After a fan told Sharks winger Evander Kane to "stick to basketball" in an Instagram comment, the 28-year-old took to the platform to criticize hockey's blind eye to racism.
Kane, who is black, wrote that a fan "shouted" that to him at Denver's Pepsi Center during Game 4 of San Jose's Stanley Cup playoff second-round series with the Colorado Avalanche.
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This is what I'm talking about, happens all the time just never publicly talked about and just ignored. This exact thing was shouted at me in the penalty box in Denver during game 4. It's racially motivated, IT IS a problem in society and in SPORTS. There is focus on racism in football, basketball and baseball. But in the Hockey world it's easier to ignore, dismiss and forget because let's face the facts hockey is a white sport. But there are black players in the league and other minorities in our sport. Time to notice it, and give it the attention it deserves. The old way of thinking is done!
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When a commenter wrote that Kane should not "let stupid s--t bother you and move on," Kane replied that his post wasn't just about this instance.
The NHL was the last major sports league to integrate, and Sports Business Daily found that, at the start of last season, fewer than five percent of NHL players were people of color. Black players, such as former Shark Joel Ward and current New Jersey Devils defenseman P.K. Subban, have faced racist abuse on social media. A few fans were banned from attending games in Chicago in 2018 after chanting "Basketball, basketball, basketball" at then-Washington Capitals forward Devante Smith-Pelly, and current Devils forward Wayne Simmonds had a banana thrown at him during a preseason game in 2011.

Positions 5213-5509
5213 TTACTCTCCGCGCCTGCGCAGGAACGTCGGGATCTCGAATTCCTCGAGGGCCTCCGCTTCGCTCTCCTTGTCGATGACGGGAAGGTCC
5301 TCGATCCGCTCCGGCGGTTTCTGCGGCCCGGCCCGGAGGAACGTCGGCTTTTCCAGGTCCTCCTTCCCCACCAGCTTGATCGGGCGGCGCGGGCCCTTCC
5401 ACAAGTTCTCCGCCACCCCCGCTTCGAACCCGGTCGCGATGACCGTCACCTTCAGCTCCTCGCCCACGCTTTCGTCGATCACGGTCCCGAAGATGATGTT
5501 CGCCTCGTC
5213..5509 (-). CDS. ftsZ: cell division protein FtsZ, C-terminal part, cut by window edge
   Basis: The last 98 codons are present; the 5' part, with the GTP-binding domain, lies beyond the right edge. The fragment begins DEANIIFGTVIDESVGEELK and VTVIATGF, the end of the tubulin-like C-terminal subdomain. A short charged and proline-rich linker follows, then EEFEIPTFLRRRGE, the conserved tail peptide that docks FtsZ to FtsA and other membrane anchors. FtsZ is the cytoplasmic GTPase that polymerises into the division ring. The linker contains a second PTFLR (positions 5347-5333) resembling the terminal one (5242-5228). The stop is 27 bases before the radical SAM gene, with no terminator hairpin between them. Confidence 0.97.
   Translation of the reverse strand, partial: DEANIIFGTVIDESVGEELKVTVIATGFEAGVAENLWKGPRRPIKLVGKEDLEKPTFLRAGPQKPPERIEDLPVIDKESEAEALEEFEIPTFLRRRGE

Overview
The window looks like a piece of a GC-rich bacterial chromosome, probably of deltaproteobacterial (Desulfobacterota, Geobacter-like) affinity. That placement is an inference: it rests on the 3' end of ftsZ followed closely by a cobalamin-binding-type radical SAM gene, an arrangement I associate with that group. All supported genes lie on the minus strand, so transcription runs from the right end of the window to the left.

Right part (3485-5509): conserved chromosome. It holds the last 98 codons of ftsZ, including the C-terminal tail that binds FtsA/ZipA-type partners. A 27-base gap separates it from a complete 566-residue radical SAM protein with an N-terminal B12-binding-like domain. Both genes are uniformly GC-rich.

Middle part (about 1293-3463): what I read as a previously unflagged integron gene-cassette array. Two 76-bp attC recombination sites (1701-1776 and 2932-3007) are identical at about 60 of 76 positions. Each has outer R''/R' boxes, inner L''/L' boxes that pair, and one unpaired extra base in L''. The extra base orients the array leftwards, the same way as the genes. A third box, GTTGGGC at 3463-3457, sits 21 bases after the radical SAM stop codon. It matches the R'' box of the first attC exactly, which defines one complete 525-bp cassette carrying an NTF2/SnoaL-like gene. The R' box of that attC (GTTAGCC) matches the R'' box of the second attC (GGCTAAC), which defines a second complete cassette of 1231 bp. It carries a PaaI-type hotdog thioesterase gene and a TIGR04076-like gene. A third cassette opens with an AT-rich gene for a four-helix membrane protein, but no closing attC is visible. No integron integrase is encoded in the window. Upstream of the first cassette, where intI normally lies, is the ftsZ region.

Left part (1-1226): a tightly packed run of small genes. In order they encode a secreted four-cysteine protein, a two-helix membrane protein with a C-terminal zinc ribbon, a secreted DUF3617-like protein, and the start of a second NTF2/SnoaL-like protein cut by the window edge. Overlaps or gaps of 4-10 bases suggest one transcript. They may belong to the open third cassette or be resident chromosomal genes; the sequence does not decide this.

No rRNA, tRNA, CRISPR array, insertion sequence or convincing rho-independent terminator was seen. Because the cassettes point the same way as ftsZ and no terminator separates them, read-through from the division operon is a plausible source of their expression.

The league has made efforts to root out racism in the sport. Willie O'Ree, the league's first black player, has long been at the forefront of the NHL's efforts to bring the sport into underserved and underprivileged communities.
In 2017, the NHL hired Kim Davis as its executive vice president of social impact, growth initiatives and legislative affairs. Davis, a black woman who worked for over two decades at JPMorgan Chase, was a driving force behind a traveling museum that highlighted contributions of black players and coaches to the sport during a nationwide tour in February. Davis told The Undefeated in March that she felt her hiring said "a lot about ... the sport's willingness to embrace differences and change."
The racist comment Kane highlighted indicates just how far there still is to go.